Starring: Ryan Kwanten, Hill Harper, Natasha Lyonne, Elodie Bouchez, Leo Burmester, Frankie Faison, Karen Black, and Michael Rapaport
Director: Paul Black
Writing Credits: Paul Black
Distributor: CWL/Creation Films (US 2004)
Rated: Not Yet Rated

Paul Black's debut feature AMERICA BROWN takes its title from its lead character, a charming but naive high school football player with an exceedingly unfortunate metaphor for a name. It's not hard to guess, however, that the title may also be a critical commentary on the myths of America, highlighting the disconnect between the country's idealistic self-image and its more bitter reality -- the amber waves of grain turning a darker shade of brown. I make this rather tenuous connection because, although the film takes place mostly in New York City, its emotional center is in the American heartland. Texas, to be specific, where men are manly and high school football falls somewhere between a cottage industry and a religion. Football played at this level is serious business, and there are dangers in such severity. Anytime we reach for glory -- even if it is just the glory of local football legends -- the attempt can burn our hands the way direct sunlight can scald retinas. The myths of America are splattered with tales of glory gone awry.

Sometimes, the pressure is just too much to bear. And so America Brown, or Ricky for short (Ryan Kwanten), runs away from the pressures of football, family, and fortune to the Big Apple, searching for a little perspective and for his long-lost hero, John Cross (Hill Harper), the football star from a decade earlier who disappeared from Texas without a trace. Cross has become a Catholic priest in the interim, but is still scarred by the Machiavellian tactics of his former (and Ricky's current) coach, Bo Williams (Leo Burmester). While the two men joined by football's oppressiveness get to know one another, Ricky also meets a diner waitress, Vera (Natasha Lyonne) and John continues a clandestine affair with Rosie (Elodie Bouchez). Bo, however, will not give up on his star quarterback easily, and a showdown is in the works over Ricky's body, soul, and talent.

AMERICA BROWN is the story of a tormented kid verging on manhood, but still caged by the limitations of youth -- the inability to make choices for oneself, especially in the face of tradition and family history. America's recently deceased brother, Daniel (Michael Rappaport), was also a football star, and Ricky's desire to follow in his footsteps is a tormented elegy to Daniel's memory. For the Brown family, led my mother Marianne (Karen Black), there is a resignation, a weary acceptance of the inevitability of Ricky playing the very sport that he hates. To him, and indeed all of them, there are no options, no exits, no acceptable diversions from the path. The trip to New York is a desperate attempt on Ricky's part to escape, but also to grow up fast.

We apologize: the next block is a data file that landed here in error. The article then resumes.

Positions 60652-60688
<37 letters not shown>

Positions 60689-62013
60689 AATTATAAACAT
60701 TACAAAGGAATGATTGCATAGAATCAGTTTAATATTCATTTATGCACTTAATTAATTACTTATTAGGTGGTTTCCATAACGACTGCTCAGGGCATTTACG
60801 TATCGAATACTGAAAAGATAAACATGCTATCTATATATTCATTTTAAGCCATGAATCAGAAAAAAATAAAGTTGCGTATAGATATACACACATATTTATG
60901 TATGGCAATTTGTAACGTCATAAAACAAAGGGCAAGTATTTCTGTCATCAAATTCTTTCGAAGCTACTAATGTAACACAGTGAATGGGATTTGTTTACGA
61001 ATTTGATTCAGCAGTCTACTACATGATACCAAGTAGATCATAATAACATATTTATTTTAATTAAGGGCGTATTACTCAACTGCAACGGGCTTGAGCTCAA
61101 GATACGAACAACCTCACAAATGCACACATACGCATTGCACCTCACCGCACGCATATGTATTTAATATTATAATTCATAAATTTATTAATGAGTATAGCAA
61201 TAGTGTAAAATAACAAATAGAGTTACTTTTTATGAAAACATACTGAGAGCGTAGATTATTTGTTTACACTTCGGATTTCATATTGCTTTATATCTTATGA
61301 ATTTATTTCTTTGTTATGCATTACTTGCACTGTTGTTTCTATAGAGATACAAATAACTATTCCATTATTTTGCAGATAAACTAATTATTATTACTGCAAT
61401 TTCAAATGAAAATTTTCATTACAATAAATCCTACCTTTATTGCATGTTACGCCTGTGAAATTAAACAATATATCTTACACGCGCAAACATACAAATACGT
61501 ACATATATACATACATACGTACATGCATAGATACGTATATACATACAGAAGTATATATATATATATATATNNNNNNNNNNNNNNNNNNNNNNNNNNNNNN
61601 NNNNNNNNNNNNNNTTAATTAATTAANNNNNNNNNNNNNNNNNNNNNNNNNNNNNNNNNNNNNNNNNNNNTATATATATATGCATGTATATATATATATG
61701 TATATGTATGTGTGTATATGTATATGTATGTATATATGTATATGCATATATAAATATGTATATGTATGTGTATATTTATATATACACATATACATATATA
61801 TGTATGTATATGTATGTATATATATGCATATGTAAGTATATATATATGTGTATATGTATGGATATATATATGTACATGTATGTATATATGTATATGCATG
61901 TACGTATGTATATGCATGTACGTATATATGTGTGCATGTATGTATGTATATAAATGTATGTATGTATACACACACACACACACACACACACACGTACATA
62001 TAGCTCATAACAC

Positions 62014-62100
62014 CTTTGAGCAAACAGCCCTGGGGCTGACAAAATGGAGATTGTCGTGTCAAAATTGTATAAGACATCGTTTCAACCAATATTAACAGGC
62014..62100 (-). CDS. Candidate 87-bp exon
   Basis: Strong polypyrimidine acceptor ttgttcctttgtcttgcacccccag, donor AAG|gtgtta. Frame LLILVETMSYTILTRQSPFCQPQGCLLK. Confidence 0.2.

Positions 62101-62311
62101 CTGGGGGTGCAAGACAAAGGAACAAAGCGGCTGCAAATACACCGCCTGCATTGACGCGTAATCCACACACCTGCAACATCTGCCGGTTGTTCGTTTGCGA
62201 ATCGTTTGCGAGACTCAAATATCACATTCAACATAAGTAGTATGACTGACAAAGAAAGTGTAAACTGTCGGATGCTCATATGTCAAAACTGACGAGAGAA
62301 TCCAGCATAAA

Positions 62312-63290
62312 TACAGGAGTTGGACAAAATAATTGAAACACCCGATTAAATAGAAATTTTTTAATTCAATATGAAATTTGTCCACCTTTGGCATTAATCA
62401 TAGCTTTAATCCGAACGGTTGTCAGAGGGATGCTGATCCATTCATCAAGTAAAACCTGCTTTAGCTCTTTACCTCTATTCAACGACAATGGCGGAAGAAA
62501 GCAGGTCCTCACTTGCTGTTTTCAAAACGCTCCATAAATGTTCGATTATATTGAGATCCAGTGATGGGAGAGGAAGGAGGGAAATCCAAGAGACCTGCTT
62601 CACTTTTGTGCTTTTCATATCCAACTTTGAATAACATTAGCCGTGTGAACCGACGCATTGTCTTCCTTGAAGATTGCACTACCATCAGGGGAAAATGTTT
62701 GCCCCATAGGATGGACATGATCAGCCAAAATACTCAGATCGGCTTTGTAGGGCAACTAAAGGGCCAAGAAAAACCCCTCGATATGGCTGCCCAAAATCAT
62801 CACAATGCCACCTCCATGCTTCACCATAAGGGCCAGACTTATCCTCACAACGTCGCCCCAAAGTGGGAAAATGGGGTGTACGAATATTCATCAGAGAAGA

Black's script is clunky at conveying these esoteric ideas, especially in the beginning. But visually, AMERICA BROWN exhibits quiet gracefulness. There is a classical elegance in the camera shots, and the production team dazzles constantly with the muted, stark color palette. Archetypal images are Black's fascination: the countrified cowboy striding through urban Brooklyn, the multiple uses of the New York skyline, a football being passed from brother to brother in glossy dream sequences. AMERICA BROWN is ponderously paced, and takes awhile to get amped up...but when it finally does begin to congeal in the final hour, it is as affecting and magnificent as any film released this year.

Australian newcomer Kwanten, with his natural good looks and genial smile, exudes both confidence and vulnerability in his first feature lead. Surrounded by a half-dozen of the world's most talented character actors, Kwanten more than keeps up with his more experienced costars. Lyonne, for instance, is usually cast in comedic roles; here, however, she blossoms in playing the feisty Vera, whose heart seems to break every so slowly in the brief pauses between her words. Harper does a career-best performance as the moody, introspective priest who must be brought out of his own past. Elodie Bouchez, the stunning French actress who won over audiences around the world in The Dreamlife of Angels, makes the most of her tiny part, brightening the energy of every scene she is in.

And then there's Leo Burmester, one of the most underrated actors Hollywood has ever seen. As the bigoted and brutal Coach Williams, Burmester grabs Black's screenplay like it was a deli sandwich, devouring his scenes with both hands. It's a shame, in fact, that many of his scenes feature the weak performance of Karen Black, whose shaky theatrics throw AMERICA BROWN completely off-kilter. (Tone it down, sister.) Even so, Black is not the biggest problem among the ensemble -- that honor would fall to Rappaport, whose Nu Yawk twang never goes away, even when playing a lifelong rural Texan. His one-note (and one-accent) performance move beyond distracting into embarrassing.

But for the most part, AMERICA BROWN hums along nicely. Coming-of-age stories rarely deviate from the basics, but Black finds real originality and freshness in his fish-out-of-water premise. Against the backdrop of New York, the rites of passage into adulthood have rarely been so textured, with conflicting concerns of love and honor, friendship and heartbreak, innocence and ambition. It's a melting pot not unlike the country it subtextually explores, and it shows the best (and the worst) attributes of the singularly peculiar mythology we call the American Dream.

-- Gabriel Shanks

Review text copyright © 2004 Mixed Reviews & the author. All rights reserved. Reproduction of text in whole or in part in any form or in any medium without express written permission of Mixed Reviews or the author is prohibited.

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